Wahoo on a Fly

Fresh Wahoo steaks straight from your boat’s cooler to the grill..not much can beat that!

Wahoos are an angler’s favorite. Not only for the traditional rod and reel fisherman but also for fly fisherman, too. Catching a Wahoo on the fly is one of the most thrilling experiences.

They are big, fast, and FIERCE.

And if you can land one, they feed a hungry fishing party with some of the best fish tacos you’ll ever eat!

All About Wahoo

Wahoo, or Ono, is one of the most voracious fish in the ocean. They are, without a doubt, an apex predator.

Being part of the mackerel family, they have a mouth full of teeth. And they are razor sharp. Their serrated teeth have cut through even the strongest of wire leaders. And many fishermen have ended their day on the water in a doctor’s office getting stitches for putting their fingers too close. They don’t have to bite to tear up some flesh. They just have to make contact.

The Wahoo or ‘Ono’ is without a doubt one of the most aggressive fish swimming, and if they attacked swimmers I’d never go in the bloody water again! I’ve seen Wahoo lay open a careless deckhand like a surgeon.

—Corky Decker

These aggressive fish are also one of the fastest, possibly coming in second to sailfish. They reach speeds of 60 mph. And when they take off like that on the end of your rod, whew, it’s a thrill!

Wahoos are torpedo-shaped and grow fast and large. They are commonly between 3 to 5 feet long but can reach 8 feet in a six-year lifespan. The average weight is 45 pounds, but they have weighed in at over 150 pounds. Their most distinctive feature, besides their mouth of razors, is their prominent dark stripes that run vertically down the length of their steely silver-blue body.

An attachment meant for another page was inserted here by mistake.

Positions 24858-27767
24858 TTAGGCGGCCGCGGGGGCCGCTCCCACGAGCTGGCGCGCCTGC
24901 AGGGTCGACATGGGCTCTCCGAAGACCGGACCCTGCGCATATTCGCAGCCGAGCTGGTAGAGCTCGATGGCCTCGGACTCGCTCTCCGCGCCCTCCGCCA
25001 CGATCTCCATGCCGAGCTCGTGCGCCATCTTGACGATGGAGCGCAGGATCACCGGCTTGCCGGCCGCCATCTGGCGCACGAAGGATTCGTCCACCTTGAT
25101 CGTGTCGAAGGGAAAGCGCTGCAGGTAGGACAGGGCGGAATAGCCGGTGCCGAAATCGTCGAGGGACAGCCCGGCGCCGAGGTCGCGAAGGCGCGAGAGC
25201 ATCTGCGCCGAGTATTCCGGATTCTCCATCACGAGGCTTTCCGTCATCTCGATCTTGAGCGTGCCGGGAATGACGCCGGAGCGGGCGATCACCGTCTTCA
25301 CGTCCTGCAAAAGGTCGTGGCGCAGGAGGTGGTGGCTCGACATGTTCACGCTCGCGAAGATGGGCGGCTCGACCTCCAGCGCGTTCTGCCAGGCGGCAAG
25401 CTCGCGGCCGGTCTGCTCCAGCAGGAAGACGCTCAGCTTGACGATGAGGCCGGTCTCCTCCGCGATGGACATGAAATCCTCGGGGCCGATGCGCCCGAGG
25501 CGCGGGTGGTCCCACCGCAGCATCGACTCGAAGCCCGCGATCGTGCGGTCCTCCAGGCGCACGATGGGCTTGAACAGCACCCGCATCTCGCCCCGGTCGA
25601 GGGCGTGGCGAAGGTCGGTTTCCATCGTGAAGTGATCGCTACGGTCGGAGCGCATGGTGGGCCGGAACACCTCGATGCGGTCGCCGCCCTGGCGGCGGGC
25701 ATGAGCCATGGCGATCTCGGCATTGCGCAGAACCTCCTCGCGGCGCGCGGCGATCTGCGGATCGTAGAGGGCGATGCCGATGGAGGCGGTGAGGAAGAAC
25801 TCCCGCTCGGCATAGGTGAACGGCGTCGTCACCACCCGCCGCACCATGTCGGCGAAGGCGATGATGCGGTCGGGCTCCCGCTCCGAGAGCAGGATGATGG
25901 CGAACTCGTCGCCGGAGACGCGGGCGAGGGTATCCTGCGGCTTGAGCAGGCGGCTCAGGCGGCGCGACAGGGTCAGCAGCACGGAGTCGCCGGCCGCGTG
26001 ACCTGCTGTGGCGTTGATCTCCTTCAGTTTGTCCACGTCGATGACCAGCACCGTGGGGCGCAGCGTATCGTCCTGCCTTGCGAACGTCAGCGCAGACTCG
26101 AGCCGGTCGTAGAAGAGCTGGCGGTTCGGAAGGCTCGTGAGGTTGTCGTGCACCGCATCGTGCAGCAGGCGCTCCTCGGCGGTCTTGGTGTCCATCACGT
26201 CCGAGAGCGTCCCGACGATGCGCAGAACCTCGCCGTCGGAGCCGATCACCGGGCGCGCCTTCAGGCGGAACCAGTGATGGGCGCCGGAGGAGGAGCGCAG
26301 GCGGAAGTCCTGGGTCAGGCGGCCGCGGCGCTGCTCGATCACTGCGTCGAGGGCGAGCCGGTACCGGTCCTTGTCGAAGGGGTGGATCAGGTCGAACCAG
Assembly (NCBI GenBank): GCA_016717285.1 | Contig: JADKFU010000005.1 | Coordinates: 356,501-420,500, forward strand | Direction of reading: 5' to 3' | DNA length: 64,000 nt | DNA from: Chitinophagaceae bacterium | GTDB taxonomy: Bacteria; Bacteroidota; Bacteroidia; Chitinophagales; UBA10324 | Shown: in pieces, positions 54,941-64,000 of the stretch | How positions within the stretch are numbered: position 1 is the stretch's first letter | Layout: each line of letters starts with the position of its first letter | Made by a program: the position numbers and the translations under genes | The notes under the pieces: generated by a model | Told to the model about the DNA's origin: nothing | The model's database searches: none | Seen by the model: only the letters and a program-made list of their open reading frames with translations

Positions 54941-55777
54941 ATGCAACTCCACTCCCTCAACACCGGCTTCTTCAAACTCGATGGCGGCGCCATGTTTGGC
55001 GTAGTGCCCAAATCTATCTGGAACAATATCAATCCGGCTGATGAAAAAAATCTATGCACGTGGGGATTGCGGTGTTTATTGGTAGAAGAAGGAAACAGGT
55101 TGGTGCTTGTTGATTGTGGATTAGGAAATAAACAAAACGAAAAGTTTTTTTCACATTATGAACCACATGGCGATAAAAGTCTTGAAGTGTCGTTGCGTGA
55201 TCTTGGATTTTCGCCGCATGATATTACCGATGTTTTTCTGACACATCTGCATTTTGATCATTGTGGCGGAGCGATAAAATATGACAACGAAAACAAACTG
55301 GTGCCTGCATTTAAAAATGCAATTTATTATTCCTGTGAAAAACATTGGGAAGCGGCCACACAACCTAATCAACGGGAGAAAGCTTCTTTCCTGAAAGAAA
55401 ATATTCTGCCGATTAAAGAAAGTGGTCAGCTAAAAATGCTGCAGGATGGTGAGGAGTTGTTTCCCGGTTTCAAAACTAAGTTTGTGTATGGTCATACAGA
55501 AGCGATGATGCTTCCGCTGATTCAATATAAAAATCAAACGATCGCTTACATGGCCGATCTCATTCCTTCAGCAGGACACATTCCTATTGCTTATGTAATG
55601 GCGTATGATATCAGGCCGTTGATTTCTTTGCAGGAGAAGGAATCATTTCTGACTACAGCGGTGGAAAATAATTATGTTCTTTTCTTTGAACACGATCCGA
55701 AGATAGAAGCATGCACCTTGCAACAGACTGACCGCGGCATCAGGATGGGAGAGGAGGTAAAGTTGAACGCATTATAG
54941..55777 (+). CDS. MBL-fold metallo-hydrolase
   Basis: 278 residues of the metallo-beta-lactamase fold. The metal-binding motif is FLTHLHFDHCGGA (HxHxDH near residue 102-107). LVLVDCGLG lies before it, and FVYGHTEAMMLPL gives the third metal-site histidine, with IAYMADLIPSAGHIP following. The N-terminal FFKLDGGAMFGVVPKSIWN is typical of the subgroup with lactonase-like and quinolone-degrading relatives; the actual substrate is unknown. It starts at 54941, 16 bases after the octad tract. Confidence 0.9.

Wahoos are mostly found traveling solo or with only a few other fish. However, they sometimes congregate in large schools—often referred to as “wolf packs.” This phenomenon has even shown a pattern around the full moon.

Where to Find Wahoo

Wahoo like warm waters. You’ll find them worldwide in the subtropical and tropical waters of the Atlantic, Pacific, and Indian Oceans.

Some places known for great Wahoo fishing are South Florida, the Bahamas, the Gulf of Mexico, Hawaii, and Australia. The Bahama Banks is a popular spot for sportfishing, and anglers can often fill the limits with Wahoo here easily.

In winter months, Wahoos will migrate from the periphery of their habitats toward the warmer waters. They like water warmer than 70 degrees. This causes seasonal Wahoo fishing in some regions, and higher concentrations during the winter months for locals closer to the equator.

Because Wahoos like to stay warm, they usually spend their time along the edges of the Gulf Stream. Because of this, anglers often use the Gulf Stream’s location maps and water temperature readings to make educated guesses on the best locations. In the winter months, they are more frequently found on the Western edge; in the summer months, they prefer the Eastern edge.